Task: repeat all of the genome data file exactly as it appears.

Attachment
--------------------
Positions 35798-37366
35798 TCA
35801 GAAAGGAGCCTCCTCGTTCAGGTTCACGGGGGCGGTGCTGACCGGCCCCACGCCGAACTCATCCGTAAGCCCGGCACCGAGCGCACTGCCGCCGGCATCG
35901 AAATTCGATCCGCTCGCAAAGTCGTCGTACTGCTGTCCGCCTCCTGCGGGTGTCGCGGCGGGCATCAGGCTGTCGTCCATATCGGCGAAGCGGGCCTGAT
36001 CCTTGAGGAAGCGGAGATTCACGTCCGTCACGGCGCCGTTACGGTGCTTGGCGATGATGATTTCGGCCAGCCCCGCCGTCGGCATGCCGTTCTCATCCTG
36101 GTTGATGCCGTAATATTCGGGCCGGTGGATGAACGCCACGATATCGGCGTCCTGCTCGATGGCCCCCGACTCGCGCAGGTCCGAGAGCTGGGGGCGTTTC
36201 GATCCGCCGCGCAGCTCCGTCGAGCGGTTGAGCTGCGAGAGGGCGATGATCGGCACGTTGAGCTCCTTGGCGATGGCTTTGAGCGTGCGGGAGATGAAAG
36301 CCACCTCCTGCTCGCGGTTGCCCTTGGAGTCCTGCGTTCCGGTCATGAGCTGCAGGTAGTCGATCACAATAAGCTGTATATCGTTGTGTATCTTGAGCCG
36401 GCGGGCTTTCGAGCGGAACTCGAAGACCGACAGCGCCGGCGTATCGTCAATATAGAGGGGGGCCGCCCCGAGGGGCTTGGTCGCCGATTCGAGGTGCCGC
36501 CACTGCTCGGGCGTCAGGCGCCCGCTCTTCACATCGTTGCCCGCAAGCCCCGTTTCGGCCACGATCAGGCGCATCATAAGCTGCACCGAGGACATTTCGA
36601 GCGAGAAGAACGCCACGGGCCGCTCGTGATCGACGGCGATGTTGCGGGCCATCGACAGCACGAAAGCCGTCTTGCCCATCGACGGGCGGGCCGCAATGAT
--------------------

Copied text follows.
Positions 35798-37366
35798 TCA
35801 GAAAGGAGCCTCCTCGTTCAGGTTCACGGGGGCGGTGCTGACCGGCCCCACGCCGAACTCATCCGTAAGCCCGGCACCGAGCGCACTGCCGCCGGCATCG
35901 AAATTCGATCCGCTCGCAAAGTCGTCGTACTGCTGTCCGCCTCCTGCGGGTGTCGCGGCGGGCATCAGGCTGTCGTCCATATCGGCGAAGCGGGCCTGAT
36001 CCTTGAGGAAGCGGAGATTCACGTCCGTCACGGCGCCGTTACGGTGCTTGGCGATGATGATTTCGGCCAGCCCCGCCGTCGGCATGCCGTTCTCATCCTG
36101 GTTGATGCCGTAATATTCGGGCCGGTGGATGAACGCCACGATATCGGCGTCCTGCTCGATGGCCCCCGACTCGCGCAGGTCCGAGAGCTGGGGGCGTTTC
36201 GATCCGCCGCGCAGCTCCGTCGAGCGGTTGAGCTGCGAGAGGGCGATGATCGGCACGTTGAGCTCCTTGGCGATGGCTTTGAGCGTGCGGGAGATGAAAG
36301 CCACCTCCTGCTCGCGGTTGCCCTTGGAGTCCTGCGTTCCGGTCATGAGCTGCAGGTAGTCGATCACAATAAGCTGTATATCGTTGTGTATCTTGAGCCG
36401 GCGGGCTTTCGAGCGGAACTCGAAGACCGACAGCGCCGGCGTATCGTCAATATAGAGGGGGGCCGCCCCGAGGGGCTTGGTCGCCGATTCGAGGTGCCGC
36501 CACTGCTCGGGCGTCAGGCGCCCGCTCTTCACATCGTTGCCCGCAAGCCCCGTTTCGGCCACGATCAGGCGCATCATAAGCTGCACCGAGGACATTTCGA
36601 GCGAGAAGAACGCCACGGGCCGCTCGTGATCGACGGCGATGTTGCGGGCCATCGACAGCACGAAAGCCGTCTTGCCCATCGACGGGCGGGCCGCAATGAT